Breeding Guppies for quality is not for the inpatient, it takes a lot of time and a lot of tank space. However, a Tankfull of male guppies that have been livebred for a number of generations is a sight well worth seeing and fish of this quality often command a high price.

It is a point of interest that a female guppy can deliver a batch of young having not one, but numerous fathers. The male inserts his ganapodium into the egenital pore of the female and shoots a sperm packet into her, (often he is able to accomplish this without actually penetrating her), the sperm packet almost immediately dissolves and the sperms wriggle their way up the aviduct to a storage area from which they eventually find their way back to the ovary where the ripe­ning legs are to be found:. If there is another mating with another male some of his sperm will mix with the sperm of the previous mating, so that future broods of that particular female may have any number of different fathers.

This sperm can also be stored for a considerable length of time, in a laboratory experiment a female sword gave birth to a batch of young almost nine months after having last been in con­tact with a male.
Motto: Don't assume your female livebearer is virgin just because she is in solitary and hasn't given birth for a while.

To emphasise our sporting prowess the photograph shows various members of 280 Signals Unit Who received Station Sports Colours this year. They are, from left to right SAC INNES, SAC McWHIRTER and CPL ELVIN (Soccer); CPL THRUSSE'LL (Netball), SAC KOONER, SGT BROWN and CPL CACACIE (Hockey) .

After reading Fg Off Paul Hickley's article in the June edition of Flamingo I decided that readers should be allow­ed to see the other side of the coin, the fighter pilot's view of a "Bomber Affil" sortie. I have taken an average squadron pilot, Fg Off Dick Bealer and made him the epitome of a fighter pilot.
Dick's social life is much the same as any of us. High jinks all night, but ensuring that he's in bed by 5 am. He can often be seen hobbling nimbly up the stairs to the crew­room at 0630 hrs. After a reviving cup of coffee he may fly the "Reveille" sortie at 7 'O'clock and he could pos­sibly have flown a second sortie before the first-risen Bomber Wing crew ring up to arrange a fighter 'affil trip.
When the sortie is confirmed he gathers together his flying kit and then obtains an Observers Book of Aircraft to look up the correct shape for a Vulcan. Once the enemy's out­line has been ascertained, our hero can launch off confidently, provided he has stuck a few voodoo pins in the correctly identified picture of the tar­get. Dick walks smartly out to his aircraft ten minutes before his planned take-off time and In minutes the "over and under" Avons are straining against the brakes that keep him groundborne. As he pounds down the runwway. his thoughts are already on the sight of the four engined soup kitchen that he must seek out and destroy---on film.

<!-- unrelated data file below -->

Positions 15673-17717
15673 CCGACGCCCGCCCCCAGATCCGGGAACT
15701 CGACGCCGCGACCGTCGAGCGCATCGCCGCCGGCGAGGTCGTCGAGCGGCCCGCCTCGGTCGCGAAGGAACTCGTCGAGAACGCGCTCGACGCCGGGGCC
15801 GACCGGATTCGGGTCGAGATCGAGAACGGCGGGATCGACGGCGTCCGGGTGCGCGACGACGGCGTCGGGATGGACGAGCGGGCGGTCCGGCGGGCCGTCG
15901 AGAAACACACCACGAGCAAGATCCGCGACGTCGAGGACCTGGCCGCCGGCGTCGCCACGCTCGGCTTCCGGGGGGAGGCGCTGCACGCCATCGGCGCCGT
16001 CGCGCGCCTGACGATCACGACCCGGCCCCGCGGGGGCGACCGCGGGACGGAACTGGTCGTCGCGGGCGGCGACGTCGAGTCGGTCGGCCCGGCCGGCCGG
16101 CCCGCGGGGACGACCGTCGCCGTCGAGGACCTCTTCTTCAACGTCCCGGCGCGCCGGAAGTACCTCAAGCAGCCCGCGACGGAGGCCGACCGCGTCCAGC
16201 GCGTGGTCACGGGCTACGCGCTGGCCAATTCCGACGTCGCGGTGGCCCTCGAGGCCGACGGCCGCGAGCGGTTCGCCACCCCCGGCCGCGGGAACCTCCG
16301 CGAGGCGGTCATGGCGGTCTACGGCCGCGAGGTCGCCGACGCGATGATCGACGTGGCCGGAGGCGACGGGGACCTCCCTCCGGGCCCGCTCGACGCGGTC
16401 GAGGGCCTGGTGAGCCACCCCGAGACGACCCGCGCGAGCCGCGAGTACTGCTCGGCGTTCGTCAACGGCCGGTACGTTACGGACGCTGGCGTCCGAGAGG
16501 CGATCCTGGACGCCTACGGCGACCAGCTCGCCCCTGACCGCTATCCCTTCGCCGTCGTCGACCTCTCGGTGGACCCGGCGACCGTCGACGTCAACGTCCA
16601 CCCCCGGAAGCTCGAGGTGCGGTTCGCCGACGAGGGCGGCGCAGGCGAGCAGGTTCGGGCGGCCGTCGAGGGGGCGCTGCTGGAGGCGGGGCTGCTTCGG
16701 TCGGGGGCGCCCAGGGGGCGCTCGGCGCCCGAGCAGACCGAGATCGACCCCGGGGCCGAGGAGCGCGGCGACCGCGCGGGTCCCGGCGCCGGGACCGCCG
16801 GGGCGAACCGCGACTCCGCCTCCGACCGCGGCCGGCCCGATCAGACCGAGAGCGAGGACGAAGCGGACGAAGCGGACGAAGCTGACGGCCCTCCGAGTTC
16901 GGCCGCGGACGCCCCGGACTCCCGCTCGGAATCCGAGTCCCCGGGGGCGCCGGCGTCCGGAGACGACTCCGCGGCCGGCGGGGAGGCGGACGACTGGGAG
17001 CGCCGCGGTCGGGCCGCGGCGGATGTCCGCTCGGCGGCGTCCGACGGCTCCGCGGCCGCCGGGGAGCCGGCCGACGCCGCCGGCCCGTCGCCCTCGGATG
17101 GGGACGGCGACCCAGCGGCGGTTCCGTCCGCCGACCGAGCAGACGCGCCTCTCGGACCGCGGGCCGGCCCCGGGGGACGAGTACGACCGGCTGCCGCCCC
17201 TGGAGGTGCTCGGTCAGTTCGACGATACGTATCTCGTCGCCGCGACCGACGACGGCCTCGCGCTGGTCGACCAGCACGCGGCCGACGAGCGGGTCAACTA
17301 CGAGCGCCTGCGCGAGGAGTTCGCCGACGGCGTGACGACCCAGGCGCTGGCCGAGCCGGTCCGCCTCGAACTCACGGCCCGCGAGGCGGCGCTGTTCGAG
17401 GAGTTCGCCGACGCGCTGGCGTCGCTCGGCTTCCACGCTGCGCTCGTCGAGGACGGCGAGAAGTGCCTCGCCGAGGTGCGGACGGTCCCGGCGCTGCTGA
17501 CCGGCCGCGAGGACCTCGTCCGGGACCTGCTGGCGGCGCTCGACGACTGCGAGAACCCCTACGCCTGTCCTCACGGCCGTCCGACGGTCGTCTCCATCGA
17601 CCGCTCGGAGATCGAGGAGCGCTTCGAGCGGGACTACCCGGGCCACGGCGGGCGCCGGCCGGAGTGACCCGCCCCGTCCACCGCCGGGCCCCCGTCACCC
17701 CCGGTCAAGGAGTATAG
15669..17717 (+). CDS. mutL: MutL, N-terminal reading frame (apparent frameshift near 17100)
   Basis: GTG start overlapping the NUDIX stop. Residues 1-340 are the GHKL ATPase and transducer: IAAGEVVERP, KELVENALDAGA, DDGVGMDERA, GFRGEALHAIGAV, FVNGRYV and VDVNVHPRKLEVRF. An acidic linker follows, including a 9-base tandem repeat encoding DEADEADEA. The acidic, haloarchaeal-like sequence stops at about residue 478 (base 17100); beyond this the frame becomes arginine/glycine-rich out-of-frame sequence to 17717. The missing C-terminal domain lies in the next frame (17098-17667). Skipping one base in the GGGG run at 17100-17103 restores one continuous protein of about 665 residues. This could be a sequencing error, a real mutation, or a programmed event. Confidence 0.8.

As his wheels cease to rumble and dart into their cramped wing, spaces. Dick has already noted the airborne smoke-screen to his left. Mentally he compares it with the pictures he has looked at. It's one of them!!! Before the hapless crew can evade he has recorded a kill on his cameras.
Breaking 'away from the attack, he pushes his glasses back onto the bridge of his nose and observes the protrusions under the wings of his ex­target. "Wheels", he thinks intelligently as his altimeter indicates a rocket­like ascent into the ether.
In desperation, Air Traffic clear our hero to a control frequency where relevant target information pours into his headset. "Your target is above sea­level, we think. He's left, but he could be right. His range may be in excess of 500 miles." A clear course of action forms and Dick hurtles into the fray. The "blip" on the radar screen twists and turns as the bomber attempts to throw off his pursuer. After several seconds hard manoeuvring, a firing shot presents Itself, the Terminal Release Initiator for Guns, Guided weapons & External Rockets (TRIGGER) is squeezed and another attack is successfully completed. To R/T calls of, "You'd never have got us from there", "I don't believe it" or "Rubbish" from the bomber, Dick turns in pursuit of more targets.
His next one is captained by a wily pilot, who forces Dick into a 6 'g', eighty degree banked turn to find a firing position. Just as he is almost in range, the tremendous gravitational forces imposed dash his glasses to pieces. Breaking off the attack, Dick finds his way back to base and despite his grave disability hack,s down an Argosy en-route. Out of modesty, he assured us it was a Vulcan, but the camera-gun showed us the truth. What spirit!
When safely back on the ground, Dick is debriefed and his "kills" are confirmed.
After such sterling work we had to include a photo of Dick, wearing his new glasses and posing with his aero plane, which had been towed into the hangar to have another "kill" painted on.

MPBW have made an impressive job of decorating 56 Squadron buildings, but three people who, have made an outstanding job of decorating their crew-room are Corporal Brian Mason, Junior Technician Andy Blane and Senior Aircraftman Bob Duell. Over a period of two months they painted three large murals to add character to the crew-room. None of the three will take any credit for master-minding the task, it was a joint effort from start
to finish.
The paintings depict a Concorde supersonic airliner in BOAC colours on Its servicing pan, (see photograph) an abstract that cleverly blends the human element into a modern techno­logy theme and a montage of Cyprus overshadowed by a red and white chequered Phoenix, across which a silhouetted, Lightning flies.